Stutterer  is a short film following Greenwood, a bright typist suffering from a speech impediment that gives him great difficulty with basic verbal communication. After being offered a chance to meet with Ellie, a young woman he has been recently communicating with on the internet, Greenwood must make a decision about whether or not he should go through with meeting her and revealing who he is.
A character realized in a mere 12 minutes. What’s most remarkable about Stutterer is how well it examines Greenwood in such a short runtime. In mere minutes, we learn about his condition, how it frustrates him, how he copes with it, and how he attempts to remain as a part of society despite his difficulties. This disability is juxtaposed against the narration of Greenwood that we’re provided- internally, he speaks verbose, perfectly understandable English, which makes his external attempts at speaking all the more frustrating. And externally, we’re shown what this narration is contrasted against- a person walking up to us on the street may not even be notable for most of us, but for Greenwood it is a vastly difficult and embarrassing situation.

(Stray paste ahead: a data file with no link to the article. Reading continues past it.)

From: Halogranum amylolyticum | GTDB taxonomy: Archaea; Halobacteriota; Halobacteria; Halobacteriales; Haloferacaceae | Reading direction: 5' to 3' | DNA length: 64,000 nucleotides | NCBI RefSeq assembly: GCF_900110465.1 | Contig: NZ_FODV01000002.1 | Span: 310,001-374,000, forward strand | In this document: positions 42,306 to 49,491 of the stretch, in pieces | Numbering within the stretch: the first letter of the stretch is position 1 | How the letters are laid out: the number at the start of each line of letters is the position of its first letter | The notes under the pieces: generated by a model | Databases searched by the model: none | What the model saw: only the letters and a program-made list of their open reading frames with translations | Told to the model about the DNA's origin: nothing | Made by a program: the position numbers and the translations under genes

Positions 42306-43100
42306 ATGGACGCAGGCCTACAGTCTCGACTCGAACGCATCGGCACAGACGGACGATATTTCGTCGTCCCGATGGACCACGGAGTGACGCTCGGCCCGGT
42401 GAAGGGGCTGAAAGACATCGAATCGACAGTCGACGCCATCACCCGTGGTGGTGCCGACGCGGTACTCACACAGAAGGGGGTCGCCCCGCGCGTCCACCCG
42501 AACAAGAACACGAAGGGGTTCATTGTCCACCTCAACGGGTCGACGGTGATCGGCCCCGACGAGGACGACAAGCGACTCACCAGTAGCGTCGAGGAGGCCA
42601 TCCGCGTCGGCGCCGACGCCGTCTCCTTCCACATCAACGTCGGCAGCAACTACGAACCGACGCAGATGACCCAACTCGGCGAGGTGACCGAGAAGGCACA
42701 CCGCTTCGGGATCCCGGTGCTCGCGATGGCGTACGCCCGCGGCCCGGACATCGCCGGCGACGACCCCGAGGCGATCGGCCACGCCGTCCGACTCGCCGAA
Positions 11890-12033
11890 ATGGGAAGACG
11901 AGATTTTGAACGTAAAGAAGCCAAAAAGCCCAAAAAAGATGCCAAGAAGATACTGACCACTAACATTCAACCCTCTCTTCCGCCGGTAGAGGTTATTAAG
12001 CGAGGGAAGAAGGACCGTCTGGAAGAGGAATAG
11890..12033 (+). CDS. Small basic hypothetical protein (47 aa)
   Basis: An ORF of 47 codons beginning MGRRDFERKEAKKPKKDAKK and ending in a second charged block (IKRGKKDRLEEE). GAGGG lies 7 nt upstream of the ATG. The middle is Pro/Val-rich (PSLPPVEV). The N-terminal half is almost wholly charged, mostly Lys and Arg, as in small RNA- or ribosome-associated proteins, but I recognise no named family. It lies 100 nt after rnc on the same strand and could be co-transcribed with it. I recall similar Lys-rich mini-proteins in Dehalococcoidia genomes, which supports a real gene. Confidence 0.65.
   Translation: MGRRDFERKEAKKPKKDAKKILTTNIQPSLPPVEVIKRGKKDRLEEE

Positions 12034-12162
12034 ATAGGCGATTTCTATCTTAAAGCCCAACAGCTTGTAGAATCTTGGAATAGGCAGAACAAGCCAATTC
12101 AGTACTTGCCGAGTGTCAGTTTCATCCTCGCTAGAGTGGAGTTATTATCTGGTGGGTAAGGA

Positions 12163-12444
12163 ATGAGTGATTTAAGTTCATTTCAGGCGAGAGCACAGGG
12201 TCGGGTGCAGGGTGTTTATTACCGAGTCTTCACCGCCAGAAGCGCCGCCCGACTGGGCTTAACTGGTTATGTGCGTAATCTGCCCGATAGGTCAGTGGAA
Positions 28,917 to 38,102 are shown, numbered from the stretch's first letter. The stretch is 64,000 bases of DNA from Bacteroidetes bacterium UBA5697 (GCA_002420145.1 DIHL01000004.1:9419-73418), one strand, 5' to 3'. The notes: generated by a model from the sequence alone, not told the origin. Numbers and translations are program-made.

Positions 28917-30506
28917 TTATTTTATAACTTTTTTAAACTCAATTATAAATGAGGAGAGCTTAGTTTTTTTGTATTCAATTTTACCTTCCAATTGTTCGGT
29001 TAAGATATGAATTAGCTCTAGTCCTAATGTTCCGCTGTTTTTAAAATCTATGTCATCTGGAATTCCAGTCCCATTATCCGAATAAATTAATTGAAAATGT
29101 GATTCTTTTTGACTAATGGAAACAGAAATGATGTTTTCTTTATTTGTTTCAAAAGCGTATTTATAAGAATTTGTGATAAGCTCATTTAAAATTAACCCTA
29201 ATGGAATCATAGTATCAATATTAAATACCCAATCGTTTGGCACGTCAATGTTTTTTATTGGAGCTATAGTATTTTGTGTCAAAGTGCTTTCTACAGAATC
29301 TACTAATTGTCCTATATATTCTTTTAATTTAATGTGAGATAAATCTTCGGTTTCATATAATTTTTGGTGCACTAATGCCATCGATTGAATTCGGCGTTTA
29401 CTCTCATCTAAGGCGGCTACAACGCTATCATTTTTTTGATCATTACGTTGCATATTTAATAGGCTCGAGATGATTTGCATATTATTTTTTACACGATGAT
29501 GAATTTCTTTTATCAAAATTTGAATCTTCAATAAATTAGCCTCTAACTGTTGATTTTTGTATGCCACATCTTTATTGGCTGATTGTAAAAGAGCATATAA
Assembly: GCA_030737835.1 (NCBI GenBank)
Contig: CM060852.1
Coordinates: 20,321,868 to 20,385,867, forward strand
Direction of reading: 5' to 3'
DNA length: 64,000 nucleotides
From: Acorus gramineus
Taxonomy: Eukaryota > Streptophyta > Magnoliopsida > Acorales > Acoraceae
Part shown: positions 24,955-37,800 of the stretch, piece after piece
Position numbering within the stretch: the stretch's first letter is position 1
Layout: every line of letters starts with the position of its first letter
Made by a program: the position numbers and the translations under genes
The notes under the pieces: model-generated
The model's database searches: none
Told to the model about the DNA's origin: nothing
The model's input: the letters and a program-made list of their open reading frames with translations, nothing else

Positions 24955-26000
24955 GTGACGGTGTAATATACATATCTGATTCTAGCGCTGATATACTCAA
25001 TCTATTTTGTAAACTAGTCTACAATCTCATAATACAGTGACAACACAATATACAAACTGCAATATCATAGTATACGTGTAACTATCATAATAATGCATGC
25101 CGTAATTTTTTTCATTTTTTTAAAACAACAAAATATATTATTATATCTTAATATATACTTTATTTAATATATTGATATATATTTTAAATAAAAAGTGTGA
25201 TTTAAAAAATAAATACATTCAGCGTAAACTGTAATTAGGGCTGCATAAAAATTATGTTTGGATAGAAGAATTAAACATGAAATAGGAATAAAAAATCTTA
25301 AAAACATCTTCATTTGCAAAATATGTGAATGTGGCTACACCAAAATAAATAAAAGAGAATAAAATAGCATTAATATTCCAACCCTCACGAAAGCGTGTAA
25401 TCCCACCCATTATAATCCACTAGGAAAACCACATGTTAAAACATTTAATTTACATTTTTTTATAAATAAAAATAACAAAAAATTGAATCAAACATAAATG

A look at communication. One of the most interesting things about this film is how non-verbal forms of communications are shown as alternatives to speaking, and what the limits of these forms are. A bank teller talking to Greenwood via the telephone conversation interprets his measured attempts at annunciation as some kind of prank call and promptly hangs up on him. Greenwood’s Facebook messaging with Ellie presents us with the messages they send each other, which allows Ellie to presumably assume things about Greenwood, which causes his own crisis when she actually wants to meet up with him in person. When Greenwood doesn’t receive a response to one of his messages to Elli, he’s unsure if he’s now been rejected by Ellie or if something else has happened. The film shows these things as examples of the ways that we communicate in the modern age, and how they do have their own limitations and nuances that are different from speaking to others face-to-face.